There is a decision that a Conservative minister – one that is well acquainted with both the responsibilities of office and the realities of our relationship with the EU – will eventually face.
Some parliamentary colleagues, voices in the media and Nigel Farage will demand a particular course of action that you know is not in the national interest. But objecting vociferously is not in your personal interests (there are precedents that spring to mind). You might be able to fudge the issue by either sitting out this particular battle or giving the impression of having been thwarted. Yes, yes, of course you are right, Sir Bill and I would have done exactly as you suggest but for the civil service/parliament/the Remainer blob (delete as applicable).
This brings us to Kemi Badenoch and the evidence she gave to the European Scrutiny Committee earlier this week. The Business and Trade Secretary was questioned about the abandonment of the sunset clause within the Retained EU Law (Revocation and Reform) Bill – which no longer guaranteed that every aspect of remaining EU law would be scrapped by the end of the year (unless specifically exempted or amended).
Businesses and lawyers and (we can be confident in claiming) officials all thought this was a terrible idea. More than 4,000 items of legislation had been identified as requiring review and to consider all of them properly would take years of work. Everyone familiar with the realities knew this but no senior minister wanted to admit it in public.
Then the newly-promoted Badenoch came along and said the whole approach was mistaken.
The Brexiteers were astonished. “I thought Kemi Badenoch was one of us, on the Brexit side of the argument,” complained Nigel Farage on GB News. The cause of the astonishment was not just her decision but her tone towards her critics. When questioned by David Jones, the deputy chairman of the European Research Group (ERG), as to why she was not delivering a bonfire of regulations, Badenoch replied by stating that she was “not an arsonist, I am a Conservative”. As Farage put it to John Redwood “she is basically saying that people like you are arsonists, which means, well, ‘highly irresponsible’ would be a nice way of putting it”. Yes, I think that would be a nice way of putting it.
Only a few weeks ago, Badenoch was well-placed to become the next Conservative leader by virtue of being on the right and not being Suella Braverman. Now, she is out of favour and appears to lack the useful political skill of being able to suffer fools gladly.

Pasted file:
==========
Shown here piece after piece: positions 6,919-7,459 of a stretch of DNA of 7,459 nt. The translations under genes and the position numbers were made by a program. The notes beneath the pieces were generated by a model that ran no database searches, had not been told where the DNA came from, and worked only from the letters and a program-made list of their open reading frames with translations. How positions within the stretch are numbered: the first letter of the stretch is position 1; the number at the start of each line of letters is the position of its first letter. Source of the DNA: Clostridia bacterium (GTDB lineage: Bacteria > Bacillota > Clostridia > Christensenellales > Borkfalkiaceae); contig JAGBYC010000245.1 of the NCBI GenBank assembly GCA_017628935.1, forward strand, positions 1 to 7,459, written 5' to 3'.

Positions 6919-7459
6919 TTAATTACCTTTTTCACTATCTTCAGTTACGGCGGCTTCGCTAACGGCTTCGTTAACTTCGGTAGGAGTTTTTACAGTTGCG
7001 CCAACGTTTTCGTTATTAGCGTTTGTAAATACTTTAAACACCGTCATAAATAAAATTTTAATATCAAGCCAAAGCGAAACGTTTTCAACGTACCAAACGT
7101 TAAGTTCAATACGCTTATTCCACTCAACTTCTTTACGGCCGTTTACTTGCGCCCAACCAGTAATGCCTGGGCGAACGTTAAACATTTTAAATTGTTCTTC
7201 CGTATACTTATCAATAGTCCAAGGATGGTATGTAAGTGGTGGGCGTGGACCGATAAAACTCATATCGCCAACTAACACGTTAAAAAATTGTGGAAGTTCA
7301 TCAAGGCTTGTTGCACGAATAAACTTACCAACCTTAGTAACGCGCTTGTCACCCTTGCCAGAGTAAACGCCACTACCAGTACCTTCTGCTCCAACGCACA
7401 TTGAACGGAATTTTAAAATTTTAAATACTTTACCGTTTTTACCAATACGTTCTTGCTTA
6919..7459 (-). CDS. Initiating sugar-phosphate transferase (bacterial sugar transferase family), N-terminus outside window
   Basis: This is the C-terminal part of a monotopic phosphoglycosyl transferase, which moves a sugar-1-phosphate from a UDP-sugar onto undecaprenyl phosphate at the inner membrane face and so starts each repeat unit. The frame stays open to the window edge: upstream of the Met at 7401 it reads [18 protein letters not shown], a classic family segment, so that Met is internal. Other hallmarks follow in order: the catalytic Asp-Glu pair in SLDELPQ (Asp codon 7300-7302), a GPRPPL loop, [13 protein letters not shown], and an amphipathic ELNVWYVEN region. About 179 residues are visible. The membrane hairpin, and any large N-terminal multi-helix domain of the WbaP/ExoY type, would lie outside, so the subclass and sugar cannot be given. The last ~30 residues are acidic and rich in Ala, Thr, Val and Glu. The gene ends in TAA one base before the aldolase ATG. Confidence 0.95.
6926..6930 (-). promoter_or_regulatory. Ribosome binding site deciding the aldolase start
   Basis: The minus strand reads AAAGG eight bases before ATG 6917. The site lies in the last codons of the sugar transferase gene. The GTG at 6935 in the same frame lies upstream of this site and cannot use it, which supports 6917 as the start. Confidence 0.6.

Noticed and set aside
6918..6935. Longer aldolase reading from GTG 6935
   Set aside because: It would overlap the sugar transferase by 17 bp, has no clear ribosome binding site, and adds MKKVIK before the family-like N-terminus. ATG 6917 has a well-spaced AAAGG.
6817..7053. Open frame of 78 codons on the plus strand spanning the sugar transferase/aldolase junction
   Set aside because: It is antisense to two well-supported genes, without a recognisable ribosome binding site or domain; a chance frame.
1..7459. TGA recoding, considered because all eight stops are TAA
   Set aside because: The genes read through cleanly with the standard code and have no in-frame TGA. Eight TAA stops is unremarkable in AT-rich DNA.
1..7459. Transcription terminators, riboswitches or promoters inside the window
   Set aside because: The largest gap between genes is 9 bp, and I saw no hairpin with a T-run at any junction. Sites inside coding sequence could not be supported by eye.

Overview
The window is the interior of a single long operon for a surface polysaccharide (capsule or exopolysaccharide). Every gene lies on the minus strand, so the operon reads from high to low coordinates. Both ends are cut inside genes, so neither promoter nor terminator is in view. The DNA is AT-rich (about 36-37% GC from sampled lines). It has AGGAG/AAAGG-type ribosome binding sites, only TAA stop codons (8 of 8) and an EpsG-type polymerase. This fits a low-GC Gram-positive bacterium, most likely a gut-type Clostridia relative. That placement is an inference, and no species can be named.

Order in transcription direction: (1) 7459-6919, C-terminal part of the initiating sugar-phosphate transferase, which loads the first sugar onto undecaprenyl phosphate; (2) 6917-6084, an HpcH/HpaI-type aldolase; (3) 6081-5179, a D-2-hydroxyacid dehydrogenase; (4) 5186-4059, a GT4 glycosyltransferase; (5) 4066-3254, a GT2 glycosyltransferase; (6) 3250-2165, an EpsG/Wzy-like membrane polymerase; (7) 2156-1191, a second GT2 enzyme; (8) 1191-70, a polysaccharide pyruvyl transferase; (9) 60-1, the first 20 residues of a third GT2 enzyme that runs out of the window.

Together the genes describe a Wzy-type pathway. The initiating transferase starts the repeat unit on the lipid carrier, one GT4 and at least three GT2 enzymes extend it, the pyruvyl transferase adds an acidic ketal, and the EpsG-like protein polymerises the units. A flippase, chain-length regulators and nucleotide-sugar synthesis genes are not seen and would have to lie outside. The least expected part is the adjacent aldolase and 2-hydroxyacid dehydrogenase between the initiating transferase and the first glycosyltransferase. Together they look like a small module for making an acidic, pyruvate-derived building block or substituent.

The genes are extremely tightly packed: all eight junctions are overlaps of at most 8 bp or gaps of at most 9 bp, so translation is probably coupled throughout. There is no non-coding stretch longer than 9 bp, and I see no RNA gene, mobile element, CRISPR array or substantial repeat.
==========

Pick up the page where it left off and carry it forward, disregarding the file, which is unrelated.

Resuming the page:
[See also: Britain’s Brexit divisions are re-emerging]
This may not help her prospects, but there was something rather magnificent about her performance in front of the European Scrutiny Committee. It might be that it was all the product of political calculation: has she concluded that the ERG is in decline and that the Conservatives have had enough of their fantasies? But this feels unduly optimistic. I suspect she simply could not help herself, even if it might do her political harm. How refreshing.
This should not distract us, however, from the fact the bill remains objectionable even though the sunset clause has been erased.
It continues to be the government’s intention that EU legislation, which are often major instruments of policy created by the European Council of Ministers and the European Parliament, can now be replaced by regulations produced solely by ministers. Parliament will be left with no ability to amend these regulations, even if they are substantially different to the regulations that are being replaced, but will simply have to endorse them or block them (the latter often not being a practical option).
This is a significant strengthening of the position of the executive at the expense of MPs. For those who long argued that membership of the EU had diminished parliamentary sovereignty, this is a curious way to take back control. Like Oliver Cromwell, who fought a civil war to defend parliamentary liberties only to spend many of the following years preventing MPs from sitting, most Brexiteers are content to allow power to be concentrated in the hands of the executive provided it is used in a manner of which they approve.
On the same day that Badenoch appeared before the European Scrutiny Committee, the House of Lords comfortably approved a compromise motion that would allow parliament to amend regulations made under the bill. It is a pragmatic way forward. The Commons will have the chance to endorse this approach next week but it is likely that this compromise will be rejected by the Tory majority.
Badenoch was right to abandon the sunset clause. She should now agree to a compromise that protects parliament’s abilities to scrutinise legislation properly. This would be right in principle but she should also bear in mind another consideration. The Conservatives will not necessarily be forming the executive forever.